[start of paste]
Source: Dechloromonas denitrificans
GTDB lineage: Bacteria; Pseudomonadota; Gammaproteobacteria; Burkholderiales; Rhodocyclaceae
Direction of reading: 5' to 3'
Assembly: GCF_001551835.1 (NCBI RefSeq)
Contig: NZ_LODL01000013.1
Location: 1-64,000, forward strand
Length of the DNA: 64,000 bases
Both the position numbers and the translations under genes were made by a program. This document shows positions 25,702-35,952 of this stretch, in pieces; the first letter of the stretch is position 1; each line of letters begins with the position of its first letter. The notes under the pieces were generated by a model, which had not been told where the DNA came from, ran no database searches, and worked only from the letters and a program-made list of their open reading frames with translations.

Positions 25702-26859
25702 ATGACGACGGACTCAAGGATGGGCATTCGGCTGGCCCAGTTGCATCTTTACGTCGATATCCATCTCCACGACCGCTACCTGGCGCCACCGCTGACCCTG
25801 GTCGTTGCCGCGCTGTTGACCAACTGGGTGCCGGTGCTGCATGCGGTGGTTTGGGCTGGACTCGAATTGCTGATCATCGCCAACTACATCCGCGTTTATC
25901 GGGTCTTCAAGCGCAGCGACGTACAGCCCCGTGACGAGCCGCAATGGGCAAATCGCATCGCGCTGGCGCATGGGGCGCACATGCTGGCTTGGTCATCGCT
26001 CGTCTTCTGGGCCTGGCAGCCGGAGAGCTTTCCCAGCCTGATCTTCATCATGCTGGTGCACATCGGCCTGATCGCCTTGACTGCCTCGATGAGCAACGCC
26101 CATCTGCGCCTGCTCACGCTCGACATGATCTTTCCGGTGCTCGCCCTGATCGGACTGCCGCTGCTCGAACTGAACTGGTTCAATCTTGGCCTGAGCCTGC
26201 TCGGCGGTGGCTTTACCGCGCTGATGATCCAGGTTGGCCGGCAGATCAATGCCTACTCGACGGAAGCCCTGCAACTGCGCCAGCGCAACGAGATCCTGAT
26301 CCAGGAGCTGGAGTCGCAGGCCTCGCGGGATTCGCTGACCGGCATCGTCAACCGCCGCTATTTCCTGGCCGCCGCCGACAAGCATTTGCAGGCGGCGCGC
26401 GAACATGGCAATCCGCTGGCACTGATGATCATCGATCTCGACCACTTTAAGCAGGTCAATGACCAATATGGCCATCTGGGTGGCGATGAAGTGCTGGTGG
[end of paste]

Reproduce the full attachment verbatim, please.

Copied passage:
Source: Dechloromonas denitrificans
GTDB lineage: Bacteria; Pseudomonadota; Gammaproteobacteria; Burkholderiales; Rhodocyclaceae
Direction of reading: 5' to 3'
Assembly: GCF_001551835.1 (NCBI RefSeq)
Contig: NZ_LODL01000013.1
Location: 1-64,000, forward strand
Length of the DNA: 64,000 bases
Both the position numbers and the translations under genes were made by a program. This document shows positions 25,702-35,952 of this stretch, in pieces; the first letter of the stretch is position 1; each line of letters begins with the position of its first letter. The notes under the pieces were generated by a model, which had not been told where the DNA came from, ran no database searches, and worked only from the letters and a program-made list of their open reading frames with translations.

Positions 25702-26859
25702 ATGACGACGGACTCAAGGATGGGCATTCGGCTGGCCCAGTTGCATCTTTACGTCGATATCCATCTCCACGACCGCTACCTGGCGCCACCGCTGACCCTG
25801 GTCGTTGCCGCGCTGTTGACCAACTGGGTGCCGGTGCTGCATGCGGTGGTTTGGGCTGGACTCGAATTGCTGATCATCGCCAACTACATCCGCGTTTATC
25901 GGGTCTTCAAGCGCAGCGACGTACAGCCCCGTGACGAGCCGCAATGGGCAAATCGCATCGCGCTGGCGCATGGGGCGCACATGCTGGCTTGGTCATCGCT
26001 CGTCTTCTGGGCCTGGCAGCCGGAGAGCTTTCCCAGCCTGATCTTCATCATGCTGGTGCACATCGGCCTGATCGCCTTGACTGCCTCGATGAGCAACGCC
26101 CATCTGCGCCTGCTCACGCTCGACATGATCTTTCCGGTGCTCGCCCTGATCGGACTGCCGCTGCTCGAACTGAACTGGTTCAATCTTGGCCTGAGCCTGC
26201 TCGGCGGTGGCTTTACCGCGCTGATGATCCAGGTTGGCCGGCAGATCAATGCCTACTCGACGGAAGCCCTGCAACTGCGCCAGCGCAACGAGATCCTGAT
26301 CCAGGAGCTGGAGTCGCAGGCCTCGCGGGATTCGCTGACCGGCATCGTCAACCGCCGCTATTTCCTGGCCGCCGCCGACAAGCATTTGCAGGCGGCGCGC
26401 GAACATGGCAATCCGCTGGCACTGATGATCATCGATCTCGACCACTTTAAGCAGGTCAATGACCAATATGGCCATCTGGGTGGCGATGAAGTGCTGGTGG